C-section births are becoming increasingly common in Singapore. In fact, 1 in 3 mums in Singapore undergo a C-section! Even then, many mums still find the idea of a C-section, or more specifically, the thought of the C-section recovery rather daunting.
While the C-section itself is a safe procedure, there are possible complications. One such complication that isn’t as widely discussed is that of internal scarring, also known as adhesions. We spoke to Dr. Here’s Dr. Claudia Chi, specialist in Obstetrics and Gynaecology (O&G) at Astra Women’s Specialist.
Here’s Dr Chi’s advice on what you need to know about adhesions and the preventive steps you can take.
Possible C-Section Complications
In a nutshell, a caesarean delivery (C-section) is a surgical procedure used to deliver a baby through incisions in the abdomen and uterus. This type of delivery may be done due to medical reasons or upon the request of a mum-to-be to avoid vaginal birth or for the convenience of a planned delivery¹.
However, mums are discouraged from choosing a c-section delivery if there is no necessity for it, especially if you plan to have a few children. Dr. Chi cautions that there are several C-section complications that can occur. These include:
- Formation of blood clots
- Wound infection or inflection in the uterus
- Trouble urinating or urinary tract infection
- Injury to the bladder or bowel
- Increased risks for future pregnancies
- Longer recovery time compared with vaginal birth
- Adhesions, hernia, and other complications of abdominal surgery
Mums, while this may cause you some anxiety, the good news is that you can take some preventive measures such as:
- Judicious use of antibiotics
- Early mobilisation after surgery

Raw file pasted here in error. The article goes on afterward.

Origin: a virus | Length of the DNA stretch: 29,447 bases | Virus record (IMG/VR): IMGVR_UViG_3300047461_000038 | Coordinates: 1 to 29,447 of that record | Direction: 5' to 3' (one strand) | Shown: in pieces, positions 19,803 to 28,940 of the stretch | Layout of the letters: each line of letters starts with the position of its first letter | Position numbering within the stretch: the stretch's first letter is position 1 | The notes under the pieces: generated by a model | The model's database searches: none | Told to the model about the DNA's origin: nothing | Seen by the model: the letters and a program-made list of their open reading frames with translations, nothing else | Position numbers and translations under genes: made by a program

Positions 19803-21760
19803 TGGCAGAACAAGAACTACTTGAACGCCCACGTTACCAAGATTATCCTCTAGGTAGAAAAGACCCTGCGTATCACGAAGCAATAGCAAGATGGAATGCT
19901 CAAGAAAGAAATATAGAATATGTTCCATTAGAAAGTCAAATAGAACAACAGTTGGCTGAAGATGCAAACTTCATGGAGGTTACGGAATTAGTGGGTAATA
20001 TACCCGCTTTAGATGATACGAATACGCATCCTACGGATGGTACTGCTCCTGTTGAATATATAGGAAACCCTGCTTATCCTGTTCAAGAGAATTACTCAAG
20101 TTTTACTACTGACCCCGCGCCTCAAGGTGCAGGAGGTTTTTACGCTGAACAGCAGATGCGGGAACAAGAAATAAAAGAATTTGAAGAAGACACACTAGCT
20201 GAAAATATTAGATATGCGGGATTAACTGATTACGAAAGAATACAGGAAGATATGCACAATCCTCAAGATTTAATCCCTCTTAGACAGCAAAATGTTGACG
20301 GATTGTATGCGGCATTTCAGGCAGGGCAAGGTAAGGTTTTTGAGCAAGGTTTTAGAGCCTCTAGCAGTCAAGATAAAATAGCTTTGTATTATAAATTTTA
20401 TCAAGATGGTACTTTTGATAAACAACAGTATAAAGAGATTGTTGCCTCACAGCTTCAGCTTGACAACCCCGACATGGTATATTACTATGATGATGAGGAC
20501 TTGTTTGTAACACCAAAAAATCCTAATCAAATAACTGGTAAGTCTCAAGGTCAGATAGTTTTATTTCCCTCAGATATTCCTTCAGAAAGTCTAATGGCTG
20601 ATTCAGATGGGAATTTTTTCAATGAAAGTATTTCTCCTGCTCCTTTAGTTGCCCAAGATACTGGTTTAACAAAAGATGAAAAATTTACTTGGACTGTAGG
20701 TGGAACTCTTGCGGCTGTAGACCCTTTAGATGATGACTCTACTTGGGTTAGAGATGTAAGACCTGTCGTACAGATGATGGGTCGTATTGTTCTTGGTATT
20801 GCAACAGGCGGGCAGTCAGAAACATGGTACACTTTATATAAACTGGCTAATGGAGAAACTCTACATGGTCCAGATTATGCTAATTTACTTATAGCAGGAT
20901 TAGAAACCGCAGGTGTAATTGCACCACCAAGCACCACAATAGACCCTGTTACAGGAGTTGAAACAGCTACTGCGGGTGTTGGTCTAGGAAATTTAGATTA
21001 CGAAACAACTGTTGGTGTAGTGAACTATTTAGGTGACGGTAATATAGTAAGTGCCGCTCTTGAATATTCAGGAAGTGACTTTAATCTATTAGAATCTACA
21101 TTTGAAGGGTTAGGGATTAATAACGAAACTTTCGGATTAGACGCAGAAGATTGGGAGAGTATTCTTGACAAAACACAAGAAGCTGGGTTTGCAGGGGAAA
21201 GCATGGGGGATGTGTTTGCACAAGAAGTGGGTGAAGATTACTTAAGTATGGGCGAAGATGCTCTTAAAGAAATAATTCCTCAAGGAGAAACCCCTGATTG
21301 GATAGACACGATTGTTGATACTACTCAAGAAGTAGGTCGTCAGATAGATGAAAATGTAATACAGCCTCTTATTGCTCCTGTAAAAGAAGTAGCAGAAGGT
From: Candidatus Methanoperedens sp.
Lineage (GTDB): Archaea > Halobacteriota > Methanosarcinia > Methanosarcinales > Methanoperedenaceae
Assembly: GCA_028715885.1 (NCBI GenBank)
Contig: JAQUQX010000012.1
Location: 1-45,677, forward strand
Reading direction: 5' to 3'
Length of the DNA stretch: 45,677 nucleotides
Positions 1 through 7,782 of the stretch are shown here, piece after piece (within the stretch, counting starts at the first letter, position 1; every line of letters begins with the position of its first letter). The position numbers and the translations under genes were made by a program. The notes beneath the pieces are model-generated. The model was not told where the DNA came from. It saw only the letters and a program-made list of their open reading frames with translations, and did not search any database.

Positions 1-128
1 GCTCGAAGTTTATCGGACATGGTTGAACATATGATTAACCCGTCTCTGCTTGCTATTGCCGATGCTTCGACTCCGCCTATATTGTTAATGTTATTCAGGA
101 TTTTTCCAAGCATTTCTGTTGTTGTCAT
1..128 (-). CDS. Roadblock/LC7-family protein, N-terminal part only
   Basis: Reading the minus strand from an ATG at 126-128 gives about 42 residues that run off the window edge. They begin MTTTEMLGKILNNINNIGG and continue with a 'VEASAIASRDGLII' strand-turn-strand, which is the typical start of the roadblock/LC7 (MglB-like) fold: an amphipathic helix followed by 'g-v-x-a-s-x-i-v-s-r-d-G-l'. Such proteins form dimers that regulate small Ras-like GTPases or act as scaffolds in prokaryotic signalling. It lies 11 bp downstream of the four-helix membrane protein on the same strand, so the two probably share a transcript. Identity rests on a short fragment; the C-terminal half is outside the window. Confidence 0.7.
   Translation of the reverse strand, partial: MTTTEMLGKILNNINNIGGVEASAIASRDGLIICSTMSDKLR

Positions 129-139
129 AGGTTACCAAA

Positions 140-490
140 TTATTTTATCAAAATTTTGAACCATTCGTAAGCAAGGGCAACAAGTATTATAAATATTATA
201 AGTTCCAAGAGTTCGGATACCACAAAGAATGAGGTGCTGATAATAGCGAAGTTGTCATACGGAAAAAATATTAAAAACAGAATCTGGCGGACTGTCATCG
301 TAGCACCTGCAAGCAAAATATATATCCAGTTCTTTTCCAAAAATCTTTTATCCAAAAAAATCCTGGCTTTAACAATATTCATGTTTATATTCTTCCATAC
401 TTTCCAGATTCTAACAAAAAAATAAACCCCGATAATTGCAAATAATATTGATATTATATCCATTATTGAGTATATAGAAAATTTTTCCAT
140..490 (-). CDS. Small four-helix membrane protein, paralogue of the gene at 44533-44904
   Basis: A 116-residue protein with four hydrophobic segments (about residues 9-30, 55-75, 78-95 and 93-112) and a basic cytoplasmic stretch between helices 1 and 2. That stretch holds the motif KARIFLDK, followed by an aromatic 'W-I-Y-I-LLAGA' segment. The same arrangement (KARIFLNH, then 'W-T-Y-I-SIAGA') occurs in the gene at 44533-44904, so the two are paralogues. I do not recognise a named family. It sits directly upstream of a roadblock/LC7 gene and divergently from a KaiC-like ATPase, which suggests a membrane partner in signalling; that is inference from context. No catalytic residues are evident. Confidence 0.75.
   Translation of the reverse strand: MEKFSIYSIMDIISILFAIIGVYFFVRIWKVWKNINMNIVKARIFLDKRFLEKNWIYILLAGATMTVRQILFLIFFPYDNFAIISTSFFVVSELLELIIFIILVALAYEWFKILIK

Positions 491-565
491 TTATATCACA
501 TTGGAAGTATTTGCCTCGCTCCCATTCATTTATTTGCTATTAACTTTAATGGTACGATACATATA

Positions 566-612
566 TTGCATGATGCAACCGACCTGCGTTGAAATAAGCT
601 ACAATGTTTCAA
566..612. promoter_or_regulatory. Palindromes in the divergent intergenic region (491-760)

- Good surgical techniques
- Consideration for the use of adhesion barriers
However, Dr. Chi stresses that the most important preventive measure you can take is to avoid unnecessary C-section delivery. Do it if you must, but otherwise, let nature take its course!
What are adhesions?
You’ve probably heard of the more common C-section complications such as bleeding and longer recovery time. But adhesions are a hidden complication that not many mums are aware of. Yet they are common. In fact, up to 46% of women develop adhesions after their first C-section and the risk rises up to 75% by their third c-section2.
But what are these adhesions and what risk do they pose?
Dr. Chi explains that abdominal adhesions are a common complication of a C-section surgery. When your body undergoes the surgery, tough tissue bands known as adhesions may form between your abdominal tissues and organs. They may appear like spider webs or nylon strands that surround the organs of your body.
The scar tissue may cause the organs to stick to each other and the strands may cause disruption in their functions.
The peritoneum is a clear membrane that covers the abdominal organs. But when this protective and slippery lining gets damaged during a C-section, the body’s immune system gets rolling and starts healing itself. This leads to the formation of sticky scar tissue, which is also known as fibrin matrix and inflammation.